The high stakes nomination fight to choose a Democratic candidate who can topple US President Donald Trump hurtles into its first big stop in early-voting Iowa on February 3 at a time when polling averages for Trump versus his potential rivals are tied neck and neck for this November's presidential election.
The fight to snap up an Iowa lead rages against the backdrop of Trump's impeachment trial in Washington DC where explosive revelations by Trump's former national security adviser John Bolton have complicated the Trump defence and plunged Republican senators into a fresh round of political kimchi.
In an average of Iowa state polls, at least four Democratic candidates are locked in what pollsters are calling an "unusual" race with Joe Biden, Bernie Sanders, Pete Buttigieg and Elizabeth Warren all within 8 percentage points of each other.
Sanders and Biden are at 22 percent, Buttigieg at 17 percent and Warren at 14 percent on Five Thirty Eight's average of Iowa polls. Real Clear Politics' Iowa polls average has Biden leading the charts at 25, Sanders at 22, Buttigieg at 17 and Warren at 13.5 percent.A
Explaining why Iowa is such a big deal, Simon Conway, an Iowa local and talk show host on the WHO Newsradio 1040 show, says the state "is within a point usually of the national result".
Speaking to Iowa's domination of early trends, the Trump campaign is rolling out its "strongest, best funded, and most organised presidential campaign in history" here in the midst of ever present political peril.
Yet, Iowa's small size allows even candidates without massive cash inflows the chance to create breakthrough moments.
"I truly believe that if it wasn't for the fact that Iowa was first in the nation, you might never have heard of President Barack Obama", says Conway. Obama won Iowa in 2008.
The knowledge of how Iowa launched Obama's candidacy in 2008 is also a defining part of why 2020 Democratic candidates are investing so much time in this state.
The Iowa caucuses are now a key part of the US national political spectacle and offer the first peek into how real voters assess candidates. What that also means is that the road ends quite soon after Iowa for candidates who don't make the cut in Super Tuesday's states 29 days later.
The ongoing impeachment trial against Trump may not "play into the results", Conway told IANS.
"Would you watch a race that you knew the outcome of in advance?A We all know the outcome.AI think we're pretty bored with the whole thing."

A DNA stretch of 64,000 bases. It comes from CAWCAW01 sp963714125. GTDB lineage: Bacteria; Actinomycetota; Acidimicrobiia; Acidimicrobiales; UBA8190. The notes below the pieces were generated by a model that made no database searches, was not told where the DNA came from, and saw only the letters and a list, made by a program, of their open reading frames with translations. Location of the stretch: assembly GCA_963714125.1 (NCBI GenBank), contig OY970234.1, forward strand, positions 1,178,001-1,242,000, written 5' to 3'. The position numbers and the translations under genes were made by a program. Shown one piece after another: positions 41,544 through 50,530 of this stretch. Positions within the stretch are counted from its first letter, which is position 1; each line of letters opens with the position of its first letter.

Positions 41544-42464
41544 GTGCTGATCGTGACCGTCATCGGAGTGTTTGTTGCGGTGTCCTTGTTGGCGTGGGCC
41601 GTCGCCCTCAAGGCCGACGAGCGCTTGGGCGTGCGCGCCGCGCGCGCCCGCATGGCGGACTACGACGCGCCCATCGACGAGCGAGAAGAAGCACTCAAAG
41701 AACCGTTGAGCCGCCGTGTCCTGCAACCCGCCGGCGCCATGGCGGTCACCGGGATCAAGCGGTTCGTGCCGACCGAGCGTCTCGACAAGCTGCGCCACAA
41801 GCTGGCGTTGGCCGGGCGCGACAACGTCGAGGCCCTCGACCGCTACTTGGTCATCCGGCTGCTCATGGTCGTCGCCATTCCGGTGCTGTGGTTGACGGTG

Even among those like Maryland voter Nicole Livesey who thinks impeachment news is "pure, addictive poison", the contest against Trump remains front and centre when it comes to the final bend.
Since Hillary Clinton's loss to Donald Trump in 2016 and now closer to the 2020 election, the single question that blots out all the details is this: Who can beat Trump?
At this point in the game, at least four of the Democratic candidates are matching Trump or beating him by razor thin margins in head to head polling.
Fifty percent of registered voters favour former vice president Joe Biden while 46 per cent support Trump if the election was held today, according to an ABC-Washington Post poll.
Former New York mayor Mike Bloomberg has 49Apercent support to Trump's 46 per cent but the poll's four-point sampling error margin virtually levels off the field.
"Who would I vote for? In the general election, probably Bloomberg. But in the primary, any Democrat because we need the president out of the White House and Washington. The man is an embarrassment", John, from Westfield, New Jersey, told IANS.
"I like Mike Bloomberg. But truthfully I don't think this country will elect a Jewish man", he adds.
Bloomberg, though, is betting on nobody among the current pack getting the momentum. Bloomberg is running a parallel race, travelling to states where others aren't going and hoping to disrupt all calculations when the time comes for settling on a front-runner.
Bloomberg's financial firepower is at the soul of his campaign. He had spent more than $225 million on television and digital advertisements, and run television ads in at least 27 states which totals more than 10 times what each of the other leading candidates has spent.
If he doesn't win the nomination, Bloomberg has already pledged continue spending millions just to oust Trump.
( can be contacted on @byniknat on Twitter)
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